Micro, small and medium enterprises (MSMEs) indicate that challenges pertaining to availability of workers and consumption will make the recovery process slow across categories, amid restart of operations across clusters. Industry representatives and business owners say that while companies have managed to restart and sustain operations at low capacity levels in the past few weeks, challenges remain in the areas of working capital, availability of migrant workers, and offtake from consumers.
“Overall, there will be 20-25 percent schedule available for MSMEs. Of course, those who are in textiles may have better schedules due to new businesses like PPEs, masks, etc. But they face issues of workforce and inadequate working capital loans,” K Srikanth, Convenor, MSME Panel (Tamil Nadu), CII, told BusinessLine.
While the textile segment witnessed slow improvements in June and July beginning, compared with May, the recovery will be gradual in the textile value chain because of its interlinkage with various markets. “For example, yarn spun by TN spinning mills goes to Maharashtra weaving clusters. But if the weaving cluster is in the red zone and not fully operational, our yarn sector would need to wait for full recovery. The same applies to retail-linked products too,” said Prabhu Dhamodharan, Convenor, Coimbatore-based Indian Texpreneurs Federation.
“In segments like engineering or auto, the machinery is meant for a particular technology, unlike the textile machinery, where a stitching machine can stitch anything. So, these segments are having only 15-20 percent schedule due to poor demand,” added Srikanth. The business to consumer (B2C) segment is still hit by poor demand. Only some need-based or replacement products are seeing offtake. But that share is very small and sales are moving at a snail’s pace. People are unwilling to come out to buy due to Covid-19 related fears.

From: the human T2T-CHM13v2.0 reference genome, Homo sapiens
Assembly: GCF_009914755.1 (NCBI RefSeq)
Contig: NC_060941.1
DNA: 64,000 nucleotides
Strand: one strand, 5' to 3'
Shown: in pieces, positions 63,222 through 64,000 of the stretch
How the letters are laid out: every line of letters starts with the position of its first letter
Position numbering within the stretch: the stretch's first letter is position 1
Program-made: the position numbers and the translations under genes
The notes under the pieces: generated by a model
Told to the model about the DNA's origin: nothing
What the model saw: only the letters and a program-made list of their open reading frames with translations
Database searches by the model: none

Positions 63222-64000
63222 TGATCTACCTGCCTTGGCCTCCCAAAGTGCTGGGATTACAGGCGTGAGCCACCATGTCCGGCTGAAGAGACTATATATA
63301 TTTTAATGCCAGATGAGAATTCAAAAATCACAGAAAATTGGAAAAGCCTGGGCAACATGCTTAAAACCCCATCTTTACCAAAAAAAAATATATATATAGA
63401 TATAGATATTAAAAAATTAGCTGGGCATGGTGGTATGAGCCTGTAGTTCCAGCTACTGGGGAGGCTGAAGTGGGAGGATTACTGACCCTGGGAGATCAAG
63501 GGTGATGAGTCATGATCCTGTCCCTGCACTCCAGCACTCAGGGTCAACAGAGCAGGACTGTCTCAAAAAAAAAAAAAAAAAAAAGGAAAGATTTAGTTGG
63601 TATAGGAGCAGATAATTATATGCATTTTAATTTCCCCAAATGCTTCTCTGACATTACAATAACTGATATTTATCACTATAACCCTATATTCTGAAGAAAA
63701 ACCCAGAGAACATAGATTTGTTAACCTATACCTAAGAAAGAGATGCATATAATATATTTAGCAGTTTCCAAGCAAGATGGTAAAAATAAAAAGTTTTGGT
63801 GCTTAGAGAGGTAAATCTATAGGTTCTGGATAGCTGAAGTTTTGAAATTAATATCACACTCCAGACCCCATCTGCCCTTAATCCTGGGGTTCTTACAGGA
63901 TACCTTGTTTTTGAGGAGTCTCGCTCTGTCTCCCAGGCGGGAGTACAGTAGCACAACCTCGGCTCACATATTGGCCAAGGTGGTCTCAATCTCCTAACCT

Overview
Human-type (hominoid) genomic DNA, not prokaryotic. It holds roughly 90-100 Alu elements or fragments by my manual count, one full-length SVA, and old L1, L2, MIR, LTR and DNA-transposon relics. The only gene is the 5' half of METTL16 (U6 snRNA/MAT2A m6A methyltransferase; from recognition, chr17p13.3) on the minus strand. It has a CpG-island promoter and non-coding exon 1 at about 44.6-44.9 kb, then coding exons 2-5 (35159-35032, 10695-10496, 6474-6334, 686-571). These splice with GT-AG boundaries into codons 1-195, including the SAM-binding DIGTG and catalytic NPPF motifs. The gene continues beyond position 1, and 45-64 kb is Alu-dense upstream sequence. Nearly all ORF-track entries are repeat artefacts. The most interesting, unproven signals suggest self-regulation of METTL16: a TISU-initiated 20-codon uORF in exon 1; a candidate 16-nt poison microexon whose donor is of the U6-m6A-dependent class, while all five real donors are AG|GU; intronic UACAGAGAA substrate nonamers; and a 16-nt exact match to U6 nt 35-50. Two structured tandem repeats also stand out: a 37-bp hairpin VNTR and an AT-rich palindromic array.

“Also, the entire workforce in India is paid less. Very few companies have paid full salary during this Covid-19 period. People will conserve whatever little money they have due to concerns over COVID-19-related expenses,” added Srikanth. While most of the representatives BusinessLine spoke to, admit that MSME unit are facing challenges in getting adequate working capital loans, they also urge the government to expedite the process of the income tax refund to people in the category of above ₹5 lakh. “Maybe a partial income tax refund in the category of ₹5-15 lakh will be of help in some way during this crisis period,” added a representative.
While consumption is expected to pick up gradually, MSME units worry over the availability of labour force. They expect the state governments to bring back the migrant labours the way they were sent to their native districts. However, states like Tamil Nadu have indicated that they are not yet ready to do so due to very high number of Covid-19 positive cases in the state.
Meanwhile, the Consortium of Indian Associations (CIA) has warned that GST collection in June was not reflective of the true picture at the ground level.
“When the lockdown was announced on March 25, all MSME units had orders to be completed during the last week of March (the annual year-end). But nothing could be done till May end. In June, barring units in big cities, all others started operations. So, with about 65 days of invoicing, June collections should have been significantly higher. But it was not so,” pointed out KE Raghunathan, Convenor of CIA.
“The real impact of Covid-19 will be known only from August, as we will then know whether fresh orders flowed in or not,” he added.